So, there are pros and cons… the essential issue is that you must know and understand your soil in order to select the right way to manage it. You must also understand what you need from your soil. It’s about making informed decisions. And this is, perhaps, the real issue: we should not allow sensible ideas to become dogma. There can never be a single solution that fits all situations, and by making rules and being prescriptive will inevitably lead to disillusionment when that answer doesn’t  work.

It’s not just humans who dig!

In fact, I don’t dig my vegetable beds much because, as I have mentioned before, there was very little soil in my garden when we moved in so we build raised beds. The imported soil was light and friable and supports large numbers of worms, which do mix organic matter in quite quickly. Having said that, however, I do dig. I particularly like in situ composting involving digging a hole and burying fresh organic matter – a mix of material high in nitrogen plus something like wood chip or shredded paper to provide carbon and improve structure – especially when I’m planting runner beans or members of the squash family. And sometimes I dig in compost for a quick addition and to stop the chickens chucking it around all over the place. Talking of which, the chickens do quite a lot of digging too!

But, perhaps I need to get to know my soil better in order to make more informed choices about how I manage it and, with this in mind, I’m going to be testing the pH of my beds soon and I will be thinking a bit more about the structure and texture of the soil.

Making connections

I was delighted to observe this week  that one of my hazel (Corylus avellana) trees, a Kentish Cob, has found a friend:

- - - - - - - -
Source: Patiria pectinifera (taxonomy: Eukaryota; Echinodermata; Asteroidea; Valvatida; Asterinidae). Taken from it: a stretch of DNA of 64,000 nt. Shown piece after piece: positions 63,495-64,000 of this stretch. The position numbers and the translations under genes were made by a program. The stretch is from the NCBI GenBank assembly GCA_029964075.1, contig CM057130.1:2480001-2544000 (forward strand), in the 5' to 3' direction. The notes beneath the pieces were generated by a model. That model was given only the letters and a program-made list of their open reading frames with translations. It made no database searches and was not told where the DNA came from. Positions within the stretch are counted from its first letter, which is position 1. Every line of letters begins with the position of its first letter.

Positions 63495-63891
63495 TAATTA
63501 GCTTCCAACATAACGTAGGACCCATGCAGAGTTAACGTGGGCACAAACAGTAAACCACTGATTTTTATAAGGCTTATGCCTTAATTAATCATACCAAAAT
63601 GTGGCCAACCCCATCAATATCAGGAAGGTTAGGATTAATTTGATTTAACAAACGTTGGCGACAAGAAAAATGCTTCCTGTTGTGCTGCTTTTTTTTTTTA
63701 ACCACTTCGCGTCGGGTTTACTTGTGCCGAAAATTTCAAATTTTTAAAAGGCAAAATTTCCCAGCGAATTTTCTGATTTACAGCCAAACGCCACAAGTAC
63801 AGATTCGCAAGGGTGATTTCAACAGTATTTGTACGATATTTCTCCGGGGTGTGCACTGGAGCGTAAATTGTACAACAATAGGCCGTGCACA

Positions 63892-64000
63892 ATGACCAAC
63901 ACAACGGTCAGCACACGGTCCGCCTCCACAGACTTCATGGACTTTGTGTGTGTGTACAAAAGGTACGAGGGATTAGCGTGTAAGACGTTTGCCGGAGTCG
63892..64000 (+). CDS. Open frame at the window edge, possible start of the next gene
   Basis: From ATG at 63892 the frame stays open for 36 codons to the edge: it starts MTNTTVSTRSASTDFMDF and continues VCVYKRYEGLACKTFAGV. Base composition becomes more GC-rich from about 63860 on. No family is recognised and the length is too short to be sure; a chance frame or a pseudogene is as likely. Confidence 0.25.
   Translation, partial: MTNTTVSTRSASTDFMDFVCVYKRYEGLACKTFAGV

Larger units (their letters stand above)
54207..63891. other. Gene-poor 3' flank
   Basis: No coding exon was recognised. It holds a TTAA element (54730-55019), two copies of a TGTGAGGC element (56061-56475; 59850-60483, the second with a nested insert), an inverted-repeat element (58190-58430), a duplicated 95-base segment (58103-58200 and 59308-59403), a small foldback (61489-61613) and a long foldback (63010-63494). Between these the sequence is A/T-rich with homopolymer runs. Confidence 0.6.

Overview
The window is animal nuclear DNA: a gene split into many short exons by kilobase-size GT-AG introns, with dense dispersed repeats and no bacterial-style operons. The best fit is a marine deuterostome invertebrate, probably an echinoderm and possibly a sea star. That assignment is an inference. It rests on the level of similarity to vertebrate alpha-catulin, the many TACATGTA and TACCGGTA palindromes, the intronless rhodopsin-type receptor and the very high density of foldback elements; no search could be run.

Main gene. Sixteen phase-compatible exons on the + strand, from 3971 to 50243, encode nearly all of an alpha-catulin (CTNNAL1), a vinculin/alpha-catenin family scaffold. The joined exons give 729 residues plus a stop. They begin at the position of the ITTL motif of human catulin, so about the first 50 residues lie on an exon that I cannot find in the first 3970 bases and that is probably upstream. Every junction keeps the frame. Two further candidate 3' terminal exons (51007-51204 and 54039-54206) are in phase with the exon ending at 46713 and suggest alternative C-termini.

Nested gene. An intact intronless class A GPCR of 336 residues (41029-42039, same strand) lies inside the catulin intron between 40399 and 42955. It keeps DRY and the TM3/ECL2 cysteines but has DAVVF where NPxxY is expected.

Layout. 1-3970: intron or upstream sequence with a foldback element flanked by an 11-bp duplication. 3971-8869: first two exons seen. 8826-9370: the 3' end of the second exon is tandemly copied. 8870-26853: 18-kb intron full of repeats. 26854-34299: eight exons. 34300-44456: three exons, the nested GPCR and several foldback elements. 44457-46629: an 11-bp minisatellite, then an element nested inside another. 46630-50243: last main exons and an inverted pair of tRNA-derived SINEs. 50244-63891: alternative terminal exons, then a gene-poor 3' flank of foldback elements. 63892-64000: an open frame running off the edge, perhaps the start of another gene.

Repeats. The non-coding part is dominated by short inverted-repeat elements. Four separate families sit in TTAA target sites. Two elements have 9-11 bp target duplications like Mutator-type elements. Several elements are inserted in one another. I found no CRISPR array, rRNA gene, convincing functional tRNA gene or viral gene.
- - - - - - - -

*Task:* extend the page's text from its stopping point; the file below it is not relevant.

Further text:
Hazel and friend

There on the right of the main stem you can see the fruiting body of a fungus. I am really hoping that this indicates that there is now a beneficial relationship between the two and that the fungus has formed a connection with the roots of the hazel. Such fungi are known as mycorrhizae (the singular is mycorrhiza) and are a key component of natural woodland ecosystems – they are associated with the enhanced uptake of water and nutrients, resulting in healthier plants that can survive more harsh conditions than those without the association. The fungi benefit too – receiving carbohydrates from the plant.

As you can see, this particular hazel is in a pot, but it is destined for the ground very soon. It arrived last winter when the ground was frozen and so it could not be planted immediately so I put it in a large pot with wool compost. Then  I entirely forgot to plant it out in the spring. Anyway, it seems to be happy and healthy and I hope that it and its companion will enjoy their new home. Fingers crossed that this means an abundance of hazel nuts in the future.